Boat Education Monday: Buying from a Brokerage

If you’re in the market for a boat, odds are you’ll go to the used market because of the abundance of boats available and the cheaper prices compared to buying a new boat. After all, not everyone can drop $200,000+ for a new Sea Ray Sundancer 320 Coupe.

Enter POP Yachts, and other companies, that are boat brokerages. Wait a minute, though. What’s a boat brokerage and why should I buy through them rather than a dealership or private seller? Good question.

Photo by Pixabay on Pexels.com

As per Oxford Languages, a brokerage is “A company that buys or sells goods or assets for clients.” In the case of POP Yachts, the company acts as a “middleman” between buyers and sellers to sell boats. Buyers browse the POP Yachts website, find a boat they like, and they can then make an offer for a boat. There is a process involved, however, and it’s important for buyers to understand the process.

The advantages? An easy, transparent process. An expert team that helps throughout. Minimal closing costs. Thousands of boat listings. People with vast knowledge of the boating industry. Sales reps that care that you really do get the boat that you want, in the condition you expect, and to your full satisfaction.

As POP Yachts is a brokerage, there is a commission that is paid upon a boat sale. The great thing about POP Yachts is that they don’t get paid unless you get your boat and the sale goes through. No surprises. No unplanned expenses.


Now it’s time for the advice. Below are some pointers for people who have never used a brokerage and are unfamiliar with the process. This is your big chance to get a great boat, haggle a bit on the price, and have a great upcoming summer. I hope you find this useful.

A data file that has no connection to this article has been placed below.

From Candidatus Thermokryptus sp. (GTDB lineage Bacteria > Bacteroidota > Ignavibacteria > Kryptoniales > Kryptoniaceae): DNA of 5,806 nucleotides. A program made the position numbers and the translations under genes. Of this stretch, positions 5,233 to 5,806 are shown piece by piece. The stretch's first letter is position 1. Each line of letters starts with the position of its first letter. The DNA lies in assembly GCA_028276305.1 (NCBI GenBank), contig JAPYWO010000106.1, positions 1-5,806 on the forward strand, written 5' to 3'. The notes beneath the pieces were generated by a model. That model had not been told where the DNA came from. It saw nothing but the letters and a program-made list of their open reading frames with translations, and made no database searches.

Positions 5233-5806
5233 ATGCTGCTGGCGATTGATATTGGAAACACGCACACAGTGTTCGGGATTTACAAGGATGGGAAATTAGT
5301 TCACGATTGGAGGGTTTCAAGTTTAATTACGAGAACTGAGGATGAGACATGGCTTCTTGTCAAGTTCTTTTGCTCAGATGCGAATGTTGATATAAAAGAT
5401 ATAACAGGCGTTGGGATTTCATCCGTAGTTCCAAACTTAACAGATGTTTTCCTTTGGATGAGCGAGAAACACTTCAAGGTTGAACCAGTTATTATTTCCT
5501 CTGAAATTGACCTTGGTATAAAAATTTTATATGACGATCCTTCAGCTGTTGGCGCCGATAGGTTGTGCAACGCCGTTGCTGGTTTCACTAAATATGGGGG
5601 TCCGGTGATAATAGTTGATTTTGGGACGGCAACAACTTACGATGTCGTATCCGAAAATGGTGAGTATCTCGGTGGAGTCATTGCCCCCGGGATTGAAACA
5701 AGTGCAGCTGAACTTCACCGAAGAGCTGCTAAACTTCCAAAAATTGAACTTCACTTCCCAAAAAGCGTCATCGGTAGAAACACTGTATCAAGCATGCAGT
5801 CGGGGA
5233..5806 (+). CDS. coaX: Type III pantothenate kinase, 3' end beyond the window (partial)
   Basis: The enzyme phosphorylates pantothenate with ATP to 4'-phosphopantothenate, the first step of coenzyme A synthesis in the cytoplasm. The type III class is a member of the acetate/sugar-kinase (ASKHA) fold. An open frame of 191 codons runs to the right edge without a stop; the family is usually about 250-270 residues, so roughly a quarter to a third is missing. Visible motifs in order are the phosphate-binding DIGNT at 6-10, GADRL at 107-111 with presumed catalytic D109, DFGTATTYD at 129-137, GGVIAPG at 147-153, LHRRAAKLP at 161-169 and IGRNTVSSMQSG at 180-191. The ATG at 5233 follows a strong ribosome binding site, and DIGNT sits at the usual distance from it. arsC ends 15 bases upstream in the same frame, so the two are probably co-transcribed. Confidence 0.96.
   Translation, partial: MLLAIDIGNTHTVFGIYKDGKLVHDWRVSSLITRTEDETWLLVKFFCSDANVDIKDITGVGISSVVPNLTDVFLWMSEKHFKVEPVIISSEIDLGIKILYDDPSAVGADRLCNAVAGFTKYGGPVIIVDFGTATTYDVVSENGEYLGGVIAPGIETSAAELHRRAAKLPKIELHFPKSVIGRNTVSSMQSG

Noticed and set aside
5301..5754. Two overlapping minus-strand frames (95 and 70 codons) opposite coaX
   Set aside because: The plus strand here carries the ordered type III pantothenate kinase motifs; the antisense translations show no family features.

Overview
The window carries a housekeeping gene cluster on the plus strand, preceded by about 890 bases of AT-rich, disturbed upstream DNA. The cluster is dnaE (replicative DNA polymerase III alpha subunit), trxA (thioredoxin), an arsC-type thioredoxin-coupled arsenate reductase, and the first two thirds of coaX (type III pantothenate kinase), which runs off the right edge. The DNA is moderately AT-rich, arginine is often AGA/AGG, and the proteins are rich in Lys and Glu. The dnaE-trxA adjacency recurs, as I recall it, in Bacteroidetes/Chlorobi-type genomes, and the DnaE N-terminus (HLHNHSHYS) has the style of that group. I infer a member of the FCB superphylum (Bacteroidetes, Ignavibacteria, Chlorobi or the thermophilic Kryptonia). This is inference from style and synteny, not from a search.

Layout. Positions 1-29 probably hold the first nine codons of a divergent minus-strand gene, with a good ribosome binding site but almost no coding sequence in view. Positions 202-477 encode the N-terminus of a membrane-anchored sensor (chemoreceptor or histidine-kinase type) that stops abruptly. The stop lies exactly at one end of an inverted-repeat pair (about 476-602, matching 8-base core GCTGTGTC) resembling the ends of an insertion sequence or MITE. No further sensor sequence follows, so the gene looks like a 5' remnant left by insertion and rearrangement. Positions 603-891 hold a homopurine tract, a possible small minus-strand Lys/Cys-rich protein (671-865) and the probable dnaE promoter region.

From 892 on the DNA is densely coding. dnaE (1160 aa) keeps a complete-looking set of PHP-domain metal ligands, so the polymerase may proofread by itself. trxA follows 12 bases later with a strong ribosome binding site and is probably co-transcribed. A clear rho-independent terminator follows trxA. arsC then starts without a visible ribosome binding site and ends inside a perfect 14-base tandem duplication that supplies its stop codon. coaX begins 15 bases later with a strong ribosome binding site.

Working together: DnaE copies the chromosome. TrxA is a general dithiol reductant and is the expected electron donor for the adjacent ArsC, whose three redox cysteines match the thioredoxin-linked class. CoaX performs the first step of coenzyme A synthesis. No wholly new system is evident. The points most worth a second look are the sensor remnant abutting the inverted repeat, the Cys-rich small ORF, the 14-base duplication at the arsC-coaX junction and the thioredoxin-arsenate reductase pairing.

• Ask questions. Your POP rep is there to get you answers, so use the rep to get all of your questions answered about a boat. This will help to alleviate any doubts you have about the boat.
  • Don’t wait. In the brokerage business, boats often sell quickly. Once you are sure you want a particular boat, make an offer. (Contact your sales rep!)
  • Make a reasonable offer. Making an offer at half the asking price, or lower, will usually go nowhere. Sellers aren’t often in a position to sell far below the asking price.
  • Be ready to negotiate. That’s what a brokerage is all about. Don’t make an offer and expect it to be taken by the seller automatically. Be ready to haggle and compromise on the price.
  • Think about extra costs. You will likely conduct a survey of the boat. This is an extra cost. Do you need to transport the boat to your home or marina? What are the closing costs? Consider all of this when considering a boat purchase.
  • Attend a showing. Go see the boat, ask questions, learn the maintenance history, do a water trial, search for problems, and make sure the boat is exactly how it has been advertised.
  • Boat condition. How turnkey do you want your boat to be? Some people like to tinker, some don’t. Do you want a project boat that requires major work? Or do you want a boat that is ready to sail?
  • Read the contract! While relatively simple, it is very important to read the entire contract and understand what it all means. If anything is unclear, ask questions.
  • Don’t go out of contract. If you do, then someone else can make an offer and the seller can take it, leaving you high and dry. 
  • Communicate. Keep in close communication with your POP reps. Your sales rep, your deal manager, your closing coordinator. Ask questions, read all emails and texts, make phone calls, and just make sure you know and understand what is happening and why.
  • This list is not all-inclusive, but will help you navigate the waterways of boat-buying with a brokerage. The summer boating season is not far away, so … get lookin’ and happy boating!
Photo by sergio souza on Pexels.com

Published by Paul Hardersen

I am the CEO of a startup nautically-focused travel company, former associate professor and research scientist, traveler, lobster lover, and now doing what I can to help preserve the planet for future generations. The ocean is the key.

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